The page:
Senate confirms new leader for White House regulatory efforts
The Senate has confirmed Cass Sunstein to lead the Office of Information and Regulatory Affairs
The Senate has confirmed Cass Sunstein to head the White House office that reviews proposed and final rules before they are published, a critical position in the federal regulatory process.
As administrator of the Office of Information and Regulatory Affairs (OIRA), Sunstein will head a small office that wields extensive power. The Paperwork Reduction Act of 1980 created OIRA, but it was under an executive order by President Bill Clinton that it gained extensive power to steer and overrule agencies' regulations.
Sunstein, has taught at Harvard's law school and the University of Chicago's law school, and has authored several books. The Senate confirmed him by 57 to 40 on Sept. 10. The Senate Homeland Security and Governmental Affairs Committee approved Sunstein in May.
“Cass Sunstein has exceptional qualifications and extraordinary talents and will lead OIRA in a positive direction,” Sen. Joe Lieberman (I-Conn.), that committee’s chairman, said Sept. 10.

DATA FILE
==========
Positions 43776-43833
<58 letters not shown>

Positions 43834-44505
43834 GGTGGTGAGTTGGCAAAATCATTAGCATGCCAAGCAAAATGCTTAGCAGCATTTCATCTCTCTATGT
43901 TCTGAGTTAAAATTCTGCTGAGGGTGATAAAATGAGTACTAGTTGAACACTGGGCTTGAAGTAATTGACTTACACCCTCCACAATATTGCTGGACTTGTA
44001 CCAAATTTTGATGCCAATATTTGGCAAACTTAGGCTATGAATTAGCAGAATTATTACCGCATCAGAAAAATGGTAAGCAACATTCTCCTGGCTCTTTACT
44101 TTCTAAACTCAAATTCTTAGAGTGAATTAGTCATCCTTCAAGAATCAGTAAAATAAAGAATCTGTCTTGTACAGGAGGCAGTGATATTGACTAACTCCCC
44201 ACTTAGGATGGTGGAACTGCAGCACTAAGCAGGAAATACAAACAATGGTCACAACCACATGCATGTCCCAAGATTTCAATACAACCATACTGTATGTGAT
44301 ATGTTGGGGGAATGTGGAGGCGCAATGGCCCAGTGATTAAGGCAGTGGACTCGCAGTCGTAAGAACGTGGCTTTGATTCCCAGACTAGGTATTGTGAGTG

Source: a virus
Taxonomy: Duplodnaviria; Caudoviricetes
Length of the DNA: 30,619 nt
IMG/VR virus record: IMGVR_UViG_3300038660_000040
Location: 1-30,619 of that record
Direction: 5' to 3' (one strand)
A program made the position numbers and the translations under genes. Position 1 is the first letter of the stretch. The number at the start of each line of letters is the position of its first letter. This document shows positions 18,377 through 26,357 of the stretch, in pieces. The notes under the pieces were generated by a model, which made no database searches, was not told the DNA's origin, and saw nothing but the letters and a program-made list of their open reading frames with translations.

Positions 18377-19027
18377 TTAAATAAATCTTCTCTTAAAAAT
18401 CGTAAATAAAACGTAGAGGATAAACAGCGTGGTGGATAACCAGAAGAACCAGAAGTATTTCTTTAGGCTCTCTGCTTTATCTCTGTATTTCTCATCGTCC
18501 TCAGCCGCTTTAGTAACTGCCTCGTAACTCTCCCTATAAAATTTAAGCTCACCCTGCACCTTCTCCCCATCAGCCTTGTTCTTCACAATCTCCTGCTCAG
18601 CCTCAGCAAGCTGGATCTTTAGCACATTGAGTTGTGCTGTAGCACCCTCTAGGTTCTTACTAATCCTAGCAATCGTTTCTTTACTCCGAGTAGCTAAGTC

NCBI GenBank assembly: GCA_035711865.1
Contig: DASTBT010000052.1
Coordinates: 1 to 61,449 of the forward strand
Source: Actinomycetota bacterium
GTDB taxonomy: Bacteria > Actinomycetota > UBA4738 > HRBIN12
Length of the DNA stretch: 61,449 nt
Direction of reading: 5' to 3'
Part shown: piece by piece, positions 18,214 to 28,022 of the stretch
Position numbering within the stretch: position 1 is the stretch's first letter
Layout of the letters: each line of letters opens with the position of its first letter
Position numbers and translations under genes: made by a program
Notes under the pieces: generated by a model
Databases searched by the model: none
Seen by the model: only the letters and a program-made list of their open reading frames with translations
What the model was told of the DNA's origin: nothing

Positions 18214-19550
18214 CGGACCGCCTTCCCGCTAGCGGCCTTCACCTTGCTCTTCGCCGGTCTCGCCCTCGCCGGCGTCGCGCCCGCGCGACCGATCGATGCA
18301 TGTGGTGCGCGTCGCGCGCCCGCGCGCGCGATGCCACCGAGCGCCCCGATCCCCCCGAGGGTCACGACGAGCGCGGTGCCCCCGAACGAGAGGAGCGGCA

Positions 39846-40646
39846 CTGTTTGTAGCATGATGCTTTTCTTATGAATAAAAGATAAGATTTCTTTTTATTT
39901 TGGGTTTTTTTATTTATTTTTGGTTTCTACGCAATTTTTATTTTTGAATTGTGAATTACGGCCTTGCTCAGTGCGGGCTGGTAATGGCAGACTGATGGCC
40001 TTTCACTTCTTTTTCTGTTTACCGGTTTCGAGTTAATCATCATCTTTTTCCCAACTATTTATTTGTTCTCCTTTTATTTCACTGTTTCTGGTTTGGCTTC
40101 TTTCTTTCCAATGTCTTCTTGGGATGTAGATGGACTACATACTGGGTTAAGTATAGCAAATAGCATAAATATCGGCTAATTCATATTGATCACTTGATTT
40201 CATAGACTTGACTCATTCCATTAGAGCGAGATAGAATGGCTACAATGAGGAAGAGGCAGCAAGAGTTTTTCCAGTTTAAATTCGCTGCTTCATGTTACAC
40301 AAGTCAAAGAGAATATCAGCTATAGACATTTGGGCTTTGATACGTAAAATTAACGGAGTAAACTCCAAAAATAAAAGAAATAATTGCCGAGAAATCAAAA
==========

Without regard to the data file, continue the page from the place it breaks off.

The nonprofit research and advocacy organization OMB Watch said Sunstein will be responsible for carrying out reforms to the regulatory process that the President Barack Obama has pledged. The group has criticized the regulatory process and wants Obama to change the relationship between OIRA and federal agencies that promulgate rules.
OIRA comes under the White House's Office of Management and Budget.
“We expect Cass Sunstein to oversee a regulatory system that puts the public first by allowing federal agencies to write and enforce the regulations that protect us in our everyday lives,” said Gary Bass, OMB Watch’s executive director. "We look forward to working with Sunstein and his OIRA staff to promote a regulatory agenda that actively works to protect the public."
Ben Bain is a reporter for Federal Computer Week.